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Poll: 71% shun GOP handling of debt crisis

House Majority Leader Eric Cantor (R-VA) listens to Speaker of the House John Boehner (R-OH) during a news conference
House Majority Leader Eric Cantor listens to Speaker of the House John Boehner during a news conference after a House GOP caucus meeting at the U.S. Capitol, July 15, 2011 in Washington, DC. Getty

Updated 9 a.m. ET

CBS News Poll analysis by the CBS News Polling Unit: Sarah Dutton, Jennifer De Pinto, Fred Backus and Anthony Salvanto.

Americans are unimpressed with their political leaders' handling of the debt ceiling crisis, with a new CBS News poll showing a majority disapprove of all the involved parties' conduct, but Republicans in Congress fare the worst, with just 21 percent backing their resistance to raising taxes.

President Obama earned the most generous approval ratings for his handling of the weeks-old negotiations, but still more people said they disapproved (48 percent) than approved (43 percent) of what he has done and said.

Tune into the CBS Evening News with Scott Pelley at 6:30 p.m. for the full poll results.

CBS News senior White House correspondent Bill Plante reports there was no visible progress over the weekend, despite warnings from debt rating agencies that the nation's credit rating could drop, even if there is a deal, if government spending isn't cut.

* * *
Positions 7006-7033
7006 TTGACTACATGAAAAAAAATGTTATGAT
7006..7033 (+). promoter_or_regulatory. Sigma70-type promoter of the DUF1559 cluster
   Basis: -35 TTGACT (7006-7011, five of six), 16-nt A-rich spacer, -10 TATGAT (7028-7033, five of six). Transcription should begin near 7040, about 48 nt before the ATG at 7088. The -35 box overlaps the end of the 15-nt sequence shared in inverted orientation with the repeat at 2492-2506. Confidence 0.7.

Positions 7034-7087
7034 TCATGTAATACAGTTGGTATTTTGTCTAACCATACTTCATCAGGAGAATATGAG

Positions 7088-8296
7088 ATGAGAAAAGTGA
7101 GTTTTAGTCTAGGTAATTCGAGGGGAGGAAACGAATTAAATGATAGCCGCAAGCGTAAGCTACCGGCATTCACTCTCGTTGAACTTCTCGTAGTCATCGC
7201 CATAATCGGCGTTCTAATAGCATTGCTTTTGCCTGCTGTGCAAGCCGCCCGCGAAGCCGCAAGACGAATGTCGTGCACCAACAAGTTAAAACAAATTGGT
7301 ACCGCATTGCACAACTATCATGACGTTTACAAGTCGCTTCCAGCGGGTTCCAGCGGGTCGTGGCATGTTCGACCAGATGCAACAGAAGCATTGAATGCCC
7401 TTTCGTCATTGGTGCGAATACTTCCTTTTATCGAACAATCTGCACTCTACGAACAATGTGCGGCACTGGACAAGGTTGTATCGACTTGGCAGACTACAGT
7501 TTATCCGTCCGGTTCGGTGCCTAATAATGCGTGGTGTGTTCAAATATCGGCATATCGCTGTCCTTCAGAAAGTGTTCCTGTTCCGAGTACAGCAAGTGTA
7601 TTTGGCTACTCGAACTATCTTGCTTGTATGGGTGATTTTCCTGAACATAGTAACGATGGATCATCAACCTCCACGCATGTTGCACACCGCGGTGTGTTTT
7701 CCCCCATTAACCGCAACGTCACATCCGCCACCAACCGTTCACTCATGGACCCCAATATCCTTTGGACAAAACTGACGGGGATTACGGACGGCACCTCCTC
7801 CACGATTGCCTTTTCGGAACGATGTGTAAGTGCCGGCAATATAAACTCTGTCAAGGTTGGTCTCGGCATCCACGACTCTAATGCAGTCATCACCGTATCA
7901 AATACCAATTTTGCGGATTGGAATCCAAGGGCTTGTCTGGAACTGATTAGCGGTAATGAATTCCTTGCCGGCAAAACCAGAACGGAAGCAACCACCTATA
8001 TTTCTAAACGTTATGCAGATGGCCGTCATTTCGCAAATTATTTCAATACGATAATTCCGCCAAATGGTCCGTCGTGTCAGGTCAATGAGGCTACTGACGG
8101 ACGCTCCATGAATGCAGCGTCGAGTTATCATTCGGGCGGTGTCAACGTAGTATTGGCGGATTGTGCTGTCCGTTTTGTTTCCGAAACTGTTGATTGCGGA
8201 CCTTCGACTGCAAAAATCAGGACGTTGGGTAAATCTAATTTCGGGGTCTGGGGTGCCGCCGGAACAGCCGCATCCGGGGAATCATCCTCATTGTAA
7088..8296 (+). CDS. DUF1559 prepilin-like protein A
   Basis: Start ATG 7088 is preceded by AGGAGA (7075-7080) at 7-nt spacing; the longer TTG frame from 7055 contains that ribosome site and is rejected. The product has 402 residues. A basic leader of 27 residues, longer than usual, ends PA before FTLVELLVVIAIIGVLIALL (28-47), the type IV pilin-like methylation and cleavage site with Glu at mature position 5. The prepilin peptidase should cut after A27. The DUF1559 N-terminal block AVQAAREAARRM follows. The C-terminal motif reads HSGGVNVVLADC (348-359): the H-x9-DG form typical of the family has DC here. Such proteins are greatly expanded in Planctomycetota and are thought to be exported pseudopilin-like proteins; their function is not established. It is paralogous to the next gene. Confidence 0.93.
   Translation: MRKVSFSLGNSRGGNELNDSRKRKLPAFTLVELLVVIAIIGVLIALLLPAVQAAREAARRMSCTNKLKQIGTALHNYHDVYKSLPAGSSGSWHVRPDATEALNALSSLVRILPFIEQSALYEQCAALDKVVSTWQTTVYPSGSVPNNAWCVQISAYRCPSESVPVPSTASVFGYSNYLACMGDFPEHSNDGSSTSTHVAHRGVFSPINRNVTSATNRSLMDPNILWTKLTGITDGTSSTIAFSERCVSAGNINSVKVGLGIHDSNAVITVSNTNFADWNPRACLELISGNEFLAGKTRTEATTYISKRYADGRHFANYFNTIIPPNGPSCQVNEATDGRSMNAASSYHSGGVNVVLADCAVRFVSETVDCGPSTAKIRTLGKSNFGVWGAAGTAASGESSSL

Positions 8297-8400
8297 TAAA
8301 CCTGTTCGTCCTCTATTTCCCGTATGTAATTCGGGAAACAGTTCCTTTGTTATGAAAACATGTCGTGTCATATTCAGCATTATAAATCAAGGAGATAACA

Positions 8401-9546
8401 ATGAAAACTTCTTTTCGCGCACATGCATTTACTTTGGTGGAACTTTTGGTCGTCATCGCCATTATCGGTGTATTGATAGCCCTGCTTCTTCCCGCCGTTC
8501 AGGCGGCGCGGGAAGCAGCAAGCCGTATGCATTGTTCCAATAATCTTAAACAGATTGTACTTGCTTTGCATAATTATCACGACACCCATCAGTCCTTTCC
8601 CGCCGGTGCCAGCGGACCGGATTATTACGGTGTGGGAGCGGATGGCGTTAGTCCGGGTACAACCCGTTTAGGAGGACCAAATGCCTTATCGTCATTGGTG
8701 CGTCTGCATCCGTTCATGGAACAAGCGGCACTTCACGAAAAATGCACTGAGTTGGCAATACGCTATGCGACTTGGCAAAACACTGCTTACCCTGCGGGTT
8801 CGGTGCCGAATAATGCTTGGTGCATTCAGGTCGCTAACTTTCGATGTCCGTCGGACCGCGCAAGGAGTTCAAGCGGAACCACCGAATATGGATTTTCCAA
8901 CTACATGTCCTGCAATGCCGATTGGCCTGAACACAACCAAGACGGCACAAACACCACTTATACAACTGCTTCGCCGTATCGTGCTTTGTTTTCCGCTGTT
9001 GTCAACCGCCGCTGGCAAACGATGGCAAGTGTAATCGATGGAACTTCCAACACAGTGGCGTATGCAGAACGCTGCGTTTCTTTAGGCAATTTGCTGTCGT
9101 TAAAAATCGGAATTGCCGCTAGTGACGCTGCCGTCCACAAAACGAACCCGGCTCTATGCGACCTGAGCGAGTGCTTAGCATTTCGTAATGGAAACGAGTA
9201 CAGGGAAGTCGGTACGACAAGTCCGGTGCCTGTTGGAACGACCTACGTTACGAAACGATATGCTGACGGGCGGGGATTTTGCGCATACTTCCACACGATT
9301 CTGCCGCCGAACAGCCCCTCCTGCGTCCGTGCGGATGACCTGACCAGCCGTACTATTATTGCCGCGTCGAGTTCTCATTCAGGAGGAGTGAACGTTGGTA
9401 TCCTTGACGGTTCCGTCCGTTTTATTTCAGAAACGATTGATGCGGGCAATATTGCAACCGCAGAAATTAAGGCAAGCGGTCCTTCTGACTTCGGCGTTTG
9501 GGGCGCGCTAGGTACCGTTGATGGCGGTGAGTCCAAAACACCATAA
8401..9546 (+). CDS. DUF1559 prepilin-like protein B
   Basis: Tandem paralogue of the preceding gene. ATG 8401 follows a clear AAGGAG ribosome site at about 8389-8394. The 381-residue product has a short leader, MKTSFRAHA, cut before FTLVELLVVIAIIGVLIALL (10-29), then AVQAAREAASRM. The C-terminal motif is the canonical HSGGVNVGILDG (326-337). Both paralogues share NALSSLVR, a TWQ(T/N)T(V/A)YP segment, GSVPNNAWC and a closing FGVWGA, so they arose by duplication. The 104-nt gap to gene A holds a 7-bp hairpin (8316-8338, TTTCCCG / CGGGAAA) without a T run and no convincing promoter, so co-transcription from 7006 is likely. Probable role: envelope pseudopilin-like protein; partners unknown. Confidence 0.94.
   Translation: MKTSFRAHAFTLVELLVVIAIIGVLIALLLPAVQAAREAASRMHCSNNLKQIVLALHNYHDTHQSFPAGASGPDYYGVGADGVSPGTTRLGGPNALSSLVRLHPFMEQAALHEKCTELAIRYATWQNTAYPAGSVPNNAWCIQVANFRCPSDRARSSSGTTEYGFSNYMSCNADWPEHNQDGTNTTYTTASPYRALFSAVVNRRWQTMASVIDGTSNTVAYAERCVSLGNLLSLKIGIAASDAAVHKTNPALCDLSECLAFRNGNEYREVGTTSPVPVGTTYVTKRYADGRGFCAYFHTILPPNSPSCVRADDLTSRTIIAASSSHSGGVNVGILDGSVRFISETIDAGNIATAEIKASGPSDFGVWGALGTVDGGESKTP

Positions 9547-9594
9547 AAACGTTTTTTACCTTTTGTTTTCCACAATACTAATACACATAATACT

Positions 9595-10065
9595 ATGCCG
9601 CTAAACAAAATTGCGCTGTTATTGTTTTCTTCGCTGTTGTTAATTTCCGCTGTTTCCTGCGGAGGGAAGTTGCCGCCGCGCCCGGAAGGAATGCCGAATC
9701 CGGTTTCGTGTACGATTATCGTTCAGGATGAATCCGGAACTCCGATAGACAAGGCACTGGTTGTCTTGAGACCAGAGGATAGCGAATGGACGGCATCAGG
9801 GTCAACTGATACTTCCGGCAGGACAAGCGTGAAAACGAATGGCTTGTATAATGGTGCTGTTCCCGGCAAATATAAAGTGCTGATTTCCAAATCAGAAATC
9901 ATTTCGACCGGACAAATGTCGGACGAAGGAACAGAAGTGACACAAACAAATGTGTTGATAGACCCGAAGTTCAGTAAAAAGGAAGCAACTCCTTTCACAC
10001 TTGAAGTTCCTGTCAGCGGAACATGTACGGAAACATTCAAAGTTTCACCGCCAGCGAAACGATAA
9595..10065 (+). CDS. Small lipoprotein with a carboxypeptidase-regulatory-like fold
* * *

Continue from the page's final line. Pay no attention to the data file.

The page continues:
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Congressional leaders' inability to convince their own party members that concessions are necessary is likely driving the dismal approval for lawmakers involved in the testy negotiations.

Approval drops to 31 percent for the Democrats in Congress, and only 21 percent of the people surveyed said they approved of Republicans' handling of the negotiations, while 71 percent disapprove.

Even half of the Republican respondents (51 percent) voiced disapproval of how members of their own party in Congress are handling the talks. Far fewer Democrats expressed disapproval of their own party's handling (32 percent) or President Obama's (22 percent) of the urgent quest to raise the nation's debt limit ahead of a looming default on Aug. 2 if action isn't taken.

The Obama administration has pointed to the warnings from rating agencies as evidence that not raising the debt ceiling could have severe consequences for the economy, and even suggested the government might not be able to make Social Security payments if there's no agreement.


However, some remain skeptical; 36 percent said the administration is trying to scare people by painting the potential outcome if the debt ceiling is not raised as more dire than it really is. But slightly more, 40 percent, say the administration's warnings are valid.

While the poll shows little confidence in the men and women doing the negotiating, there still seems to be hope that the politicians will be able to stop politicking for long enough to avert financial disaster.

Sixty-six percent of those polled said they believe an agreement will be reached before the Aug. 2 deadline, while only 31 percent say it's unlikely.

Read the complete poll (PDF)
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This poll was conducted among a random sample of 810 adults nationwide, interviewed by telephone July 15-17, 2011. The error due to sampling for results based on the entire sample could be plus or minus four percentage points. The error for subgroups is higher. This poll release conforms to the Standards of Disclosure of the National Council on Public Polls.

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